We explain what USB is and what this universal connection method is for. In addition, its various standards and types of connectors.
What is the USB?
In computer science , the terms USB (acronym for Universal Serial Bus , that is, Universal Serial Bus ) or BUS refer to a standard of connection and electrical and data transmission , between computers, peripheral devices and other electronic devices.
This system consists of a communications bus guided by universal serial protocols , cables and connectors, which emerged as a way to universalize the connection of the devices to the different computer models .
It should be clarified that a bus, in computational architecture, refers to a digital data transmission system between computers and their components, manufactured in a printed circuit with resistors and capacitors , and commonly used in today’s computing.
The USB emerged in 1996 in its version 1.0 , as an initiative of Intel, Microsoft , IBM, Compaq, DEC, NEC and Nortel, then incompatible with each other, by standardizing the connection ports of their products.
Two years later, the 1.1 specification was already in mass use, and since then its use became the norm, replacing connectors such as the serial port, parallel port, game port, among others.
Currently most peripherals use USB connectors: pointers, flash drives, keyboards, joysticks, scanners, cameras, speakers, cell phones, etc.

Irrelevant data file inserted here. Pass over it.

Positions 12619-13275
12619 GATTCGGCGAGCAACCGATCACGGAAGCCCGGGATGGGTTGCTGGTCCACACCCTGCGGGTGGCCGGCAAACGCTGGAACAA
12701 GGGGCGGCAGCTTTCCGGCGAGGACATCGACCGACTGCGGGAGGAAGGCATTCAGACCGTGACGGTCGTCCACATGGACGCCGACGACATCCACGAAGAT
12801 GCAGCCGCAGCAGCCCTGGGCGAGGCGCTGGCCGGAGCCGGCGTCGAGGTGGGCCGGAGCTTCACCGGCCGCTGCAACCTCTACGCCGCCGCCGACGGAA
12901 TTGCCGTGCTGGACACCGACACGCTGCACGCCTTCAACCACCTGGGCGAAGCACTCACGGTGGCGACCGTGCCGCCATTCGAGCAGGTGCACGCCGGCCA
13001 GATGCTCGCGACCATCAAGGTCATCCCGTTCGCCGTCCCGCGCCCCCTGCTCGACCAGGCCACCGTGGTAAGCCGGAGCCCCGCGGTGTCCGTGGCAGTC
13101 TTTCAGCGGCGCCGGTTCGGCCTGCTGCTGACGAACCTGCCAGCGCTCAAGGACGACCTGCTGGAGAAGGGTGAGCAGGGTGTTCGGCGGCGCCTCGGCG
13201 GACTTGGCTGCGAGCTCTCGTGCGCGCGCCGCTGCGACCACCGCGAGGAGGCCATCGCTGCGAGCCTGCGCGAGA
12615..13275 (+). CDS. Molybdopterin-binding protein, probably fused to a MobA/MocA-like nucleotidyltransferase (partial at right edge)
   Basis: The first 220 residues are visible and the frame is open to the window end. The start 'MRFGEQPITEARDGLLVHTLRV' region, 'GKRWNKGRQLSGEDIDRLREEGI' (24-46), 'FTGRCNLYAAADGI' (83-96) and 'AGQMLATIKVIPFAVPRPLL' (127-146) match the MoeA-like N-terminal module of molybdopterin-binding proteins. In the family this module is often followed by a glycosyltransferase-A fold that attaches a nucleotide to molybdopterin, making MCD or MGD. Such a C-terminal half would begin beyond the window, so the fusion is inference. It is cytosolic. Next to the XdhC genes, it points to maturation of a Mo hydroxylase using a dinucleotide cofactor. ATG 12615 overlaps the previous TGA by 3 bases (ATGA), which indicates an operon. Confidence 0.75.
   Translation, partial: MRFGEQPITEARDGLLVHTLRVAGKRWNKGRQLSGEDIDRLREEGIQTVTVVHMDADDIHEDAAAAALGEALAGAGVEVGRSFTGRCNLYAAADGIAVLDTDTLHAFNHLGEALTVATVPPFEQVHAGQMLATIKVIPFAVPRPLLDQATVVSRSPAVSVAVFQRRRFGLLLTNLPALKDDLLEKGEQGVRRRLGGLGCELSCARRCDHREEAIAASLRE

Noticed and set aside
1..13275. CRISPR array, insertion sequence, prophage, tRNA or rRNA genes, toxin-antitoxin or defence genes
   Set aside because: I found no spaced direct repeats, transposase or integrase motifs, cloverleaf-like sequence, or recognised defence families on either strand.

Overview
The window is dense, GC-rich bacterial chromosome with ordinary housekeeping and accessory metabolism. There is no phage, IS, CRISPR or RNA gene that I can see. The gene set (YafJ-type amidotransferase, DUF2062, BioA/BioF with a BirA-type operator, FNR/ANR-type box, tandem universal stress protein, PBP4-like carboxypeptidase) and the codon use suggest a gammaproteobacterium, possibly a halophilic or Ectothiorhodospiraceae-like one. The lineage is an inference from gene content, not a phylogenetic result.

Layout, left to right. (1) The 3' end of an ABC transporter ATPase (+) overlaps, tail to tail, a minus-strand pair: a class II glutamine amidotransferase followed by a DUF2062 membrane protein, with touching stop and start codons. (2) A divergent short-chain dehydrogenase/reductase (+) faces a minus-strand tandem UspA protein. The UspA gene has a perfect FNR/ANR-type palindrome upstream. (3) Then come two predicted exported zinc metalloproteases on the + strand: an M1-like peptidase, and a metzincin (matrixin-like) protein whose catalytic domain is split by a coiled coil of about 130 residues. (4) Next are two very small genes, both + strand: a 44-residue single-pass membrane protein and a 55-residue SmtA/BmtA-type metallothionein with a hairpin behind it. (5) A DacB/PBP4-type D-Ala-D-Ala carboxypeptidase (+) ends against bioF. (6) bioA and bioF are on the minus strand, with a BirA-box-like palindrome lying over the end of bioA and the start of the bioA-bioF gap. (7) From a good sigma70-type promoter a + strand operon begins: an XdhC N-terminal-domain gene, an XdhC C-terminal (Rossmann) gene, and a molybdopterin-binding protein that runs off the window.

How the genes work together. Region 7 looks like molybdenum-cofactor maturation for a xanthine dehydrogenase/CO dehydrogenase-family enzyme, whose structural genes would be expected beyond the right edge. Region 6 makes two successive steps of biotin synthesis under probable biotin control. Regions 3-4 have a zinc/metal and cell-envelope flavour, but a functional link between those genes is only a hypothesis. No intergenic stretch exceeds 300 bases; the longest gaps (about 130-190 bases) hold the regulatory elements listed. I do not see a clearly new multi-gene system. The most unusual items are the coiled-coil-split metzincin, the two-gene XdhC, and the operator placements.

This offers endless advantages, beyond extreme compatibility: peripherals can be connected at any time and recognized instantly, allows the joint transmission of data and electricity , and also allows transmission speeds of up to 1250 Mbps (in its standard valid).
What is the USB for?
In principle, USB plays an important role in today’s hypercomputed world: to serve as a universal method of connection , thus eliminating the need for adapter devices, attending to the types of connector of a peripheral, and even allowing rapid transit of the information between different types of electronic system.
In addition, the USB allows you to charge the battery of electronic devices , connecting them to a computer, whether or not connected to a power line.
The type of connector for these functions is called USB standard , which has evolved over time, increasing its capabilities and adapting to the needs of the new computer hardware . The standards to date are:
- Standard 1.0 . The initial, low-speed model, which failed to become popular the year of its launch. In its full version (1.1) it offers a transfer rate of up to 1.5 mbps.
- 2 Standard . 0 . High-speed calls, increased the transfer rate to 480 mbps, using two pairs of cable lines: two for electricity and two for data.
- Standard 3 . 0 . Considered of super high speed, it allows to reach 600 mbps, since it includes five additional contacts, discarding the traditional optical fiber although it will be compatible with the previous standards. Its most updated version (3.2) was announced in July 2017 and is expected to reach much higher speeds in 2019.
Within the same USB standard, several types and sizes of connectors are contemplated, that is, cable terminations. Some of its characteristics, however, vary, in order to vary the polarity and avoid electrical surges.
- T ipo A . The most frequent arrangement, present in removable memory units (flash), is usually of medium size, flat, and is frequent in hubs and many peripherals.
- Type B . Square and elongated, they are usually used by large devices, such as printers or scanners.
- M ini -USB . Often used in digital cameras and other devices, it almost always consists of a type B connector.
- M icro -USB . Present in most smartphones, in its 1.1 / 2.0 and 3.0 variants, it is the smallest version that exists.